“The economic crises in the United States and Europe wiped out decades of progress in expanding the world financial system, depressing the flow of investments and loans across borders and potentially setting the stage for an epoch of entrenched low growth, according to a new study on global finance patterns.
“The McKinsey Global Institute report combines databases from the International Monetary Fund, global central banks and other sources to try to sum up what has been lost in the aftermath of the 2008 Lehman Bros. failure and subsequent crisis in the euro zone.
“The top findings: The amount of investments and loans flowing across international borders has collapsed. The overall value of financial assets compared to the size of the world economy is way down. And, in a sign of how government policy has struggled with mixed results to revive growth, the composition of world financial holdings has shifted away from equity investments like stocks and toward government debt.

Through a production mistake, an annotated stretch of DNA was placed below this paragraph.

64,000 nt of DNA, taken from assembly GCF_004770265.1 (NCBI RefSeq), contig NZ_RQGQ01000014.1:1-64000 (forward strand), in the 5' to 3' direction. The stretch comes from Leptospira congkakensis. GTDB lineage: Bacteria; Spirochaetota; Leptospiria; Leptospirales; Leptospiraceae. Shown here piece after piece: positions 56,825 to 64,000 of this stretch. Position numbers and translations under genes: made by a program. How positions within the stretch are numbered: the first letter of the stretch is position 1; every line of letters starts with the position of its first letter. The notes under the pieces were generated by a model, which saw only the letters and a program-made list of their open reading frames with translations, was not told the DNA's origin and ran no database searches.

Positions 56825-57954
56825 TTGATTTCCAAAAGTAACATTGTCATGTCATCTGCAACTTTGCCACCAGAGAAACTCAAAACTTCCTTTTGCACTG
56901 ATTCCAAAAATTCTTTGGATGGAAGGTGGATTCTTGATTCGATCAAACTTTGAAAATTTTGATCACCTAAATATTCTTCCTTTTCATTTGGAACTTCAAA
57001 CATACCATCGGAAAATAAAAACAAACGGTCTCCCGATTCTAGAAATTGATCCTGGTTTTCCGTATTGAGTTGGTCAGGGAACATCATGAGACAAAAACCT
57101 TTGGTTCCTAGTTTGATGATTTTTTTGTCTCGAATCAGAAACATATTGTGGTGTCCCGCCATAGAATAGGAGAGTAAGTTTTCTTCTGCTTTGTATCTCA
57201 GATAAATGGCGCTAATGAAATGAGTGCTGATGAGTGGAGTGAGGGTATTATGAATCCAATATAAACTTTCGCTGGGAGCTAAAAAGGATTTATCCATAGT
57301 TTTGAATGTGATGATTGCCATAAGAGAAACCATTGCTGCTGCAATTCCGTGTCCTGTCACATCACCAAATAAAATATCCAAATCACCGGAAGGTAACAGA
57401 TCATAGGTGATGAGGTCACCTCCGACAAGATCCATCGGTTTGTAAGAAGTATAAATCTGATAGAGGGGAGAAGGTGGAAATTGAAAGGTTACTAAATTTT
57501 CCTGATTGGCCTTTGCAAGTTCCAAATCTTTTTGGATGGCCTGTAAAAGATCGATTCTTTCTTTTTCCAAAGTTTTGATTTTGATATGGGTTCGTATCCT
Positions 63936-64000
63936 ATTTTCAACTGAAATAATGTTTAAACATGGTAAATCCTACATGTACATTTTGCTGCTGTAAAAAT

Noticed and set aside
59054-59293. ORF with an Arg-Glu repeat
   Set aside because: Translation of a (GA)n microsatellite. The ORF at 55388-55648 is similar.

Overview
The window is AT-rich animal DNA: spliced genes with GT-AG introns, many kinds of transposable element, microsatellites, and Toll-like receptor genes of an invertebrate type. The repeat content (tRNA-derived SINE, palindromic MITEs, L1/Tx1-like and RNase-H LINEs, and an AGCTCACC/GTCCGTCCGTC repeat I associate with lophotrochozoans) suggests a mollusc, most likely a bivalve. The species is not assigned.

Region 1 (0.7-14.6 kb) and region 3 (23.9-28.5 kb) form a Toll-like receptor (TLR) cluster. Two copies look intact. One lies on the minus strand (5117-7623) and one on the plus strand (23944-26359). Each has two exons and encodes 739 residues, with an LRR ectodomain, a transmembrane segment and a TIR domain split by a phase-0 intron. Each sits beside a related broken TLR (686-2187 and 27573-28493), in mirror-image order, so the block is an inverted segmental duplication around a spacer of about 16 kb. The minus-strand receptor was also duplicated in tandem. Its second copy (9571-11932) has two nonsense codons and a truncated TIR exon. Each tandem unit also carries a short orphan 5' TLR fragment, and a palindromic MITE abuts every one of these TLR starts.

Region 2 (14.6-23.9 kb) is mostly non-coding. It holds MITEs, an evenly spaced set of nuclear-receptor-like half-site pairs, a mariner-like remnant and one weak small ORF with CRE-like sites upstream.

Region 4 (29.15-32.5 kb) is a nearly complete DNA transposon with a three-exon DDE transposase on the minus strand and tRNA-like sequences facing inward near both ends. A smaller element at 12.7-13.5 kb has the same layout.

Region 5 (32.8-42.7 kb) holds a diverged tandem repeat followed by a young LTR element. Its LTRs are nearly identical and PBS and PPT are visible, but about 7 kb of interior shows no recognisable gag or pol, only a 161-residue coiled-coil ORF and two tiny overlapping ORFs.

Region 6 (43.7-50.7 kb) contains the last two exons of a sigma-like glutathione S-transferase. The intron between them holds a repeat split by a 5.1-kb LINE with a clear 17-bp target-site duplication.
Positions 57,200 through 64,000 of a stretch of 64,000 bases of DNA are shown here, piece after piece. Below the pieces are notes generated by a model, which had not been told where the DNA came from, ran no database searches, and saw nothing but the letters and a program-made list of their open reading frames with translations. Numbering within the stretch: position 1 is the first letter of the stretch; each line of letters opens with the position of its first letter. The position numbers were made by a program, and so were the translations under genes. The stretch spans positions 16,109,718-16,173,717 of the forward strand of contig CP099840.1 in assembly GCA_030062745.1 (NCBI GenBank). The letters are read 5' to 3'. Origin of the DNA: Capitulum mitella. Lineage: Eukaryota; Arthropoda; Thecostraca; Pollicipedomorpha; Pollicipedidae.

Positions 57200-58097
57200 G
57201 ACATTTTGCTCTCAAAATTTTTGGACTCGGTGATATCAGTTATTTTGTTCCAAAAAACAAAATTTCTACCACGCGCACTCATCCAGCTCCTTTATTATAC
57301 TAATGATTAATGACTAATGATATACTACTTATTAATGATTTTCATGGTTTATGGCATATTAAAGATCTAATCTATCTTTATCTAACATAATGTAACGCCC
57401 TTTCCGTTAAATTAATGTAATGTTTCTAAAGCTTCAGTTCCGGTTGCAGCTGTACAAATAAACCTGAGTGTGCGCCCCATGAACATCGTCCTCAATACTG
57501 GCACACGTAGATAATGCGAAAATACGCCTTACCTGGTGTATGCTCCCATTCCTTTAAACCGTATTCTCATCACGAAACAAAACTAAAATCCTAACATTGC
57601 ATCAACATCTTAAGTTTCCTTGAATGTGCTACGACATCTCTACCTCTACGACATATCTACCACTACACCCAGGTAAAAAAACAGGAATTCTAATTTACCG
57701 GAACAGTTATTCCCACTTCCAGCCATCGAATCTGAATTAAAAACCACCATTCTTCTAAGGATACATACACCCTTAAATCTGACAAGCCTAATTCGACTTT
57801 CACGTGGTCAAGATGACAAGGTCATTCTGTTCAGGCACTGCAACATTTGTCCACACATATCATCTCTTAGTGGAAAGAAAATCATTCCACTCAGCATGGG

“Five years after the crisis, the report’s authors say, it remained unclear whether world financial markets would recover the depth and strength they exhibited in the decades before 2007, a historic year when $11.8 trillion in investments and loans traded hands across borders, and total financial assets in the world equaled 355 percent of world economic output.”
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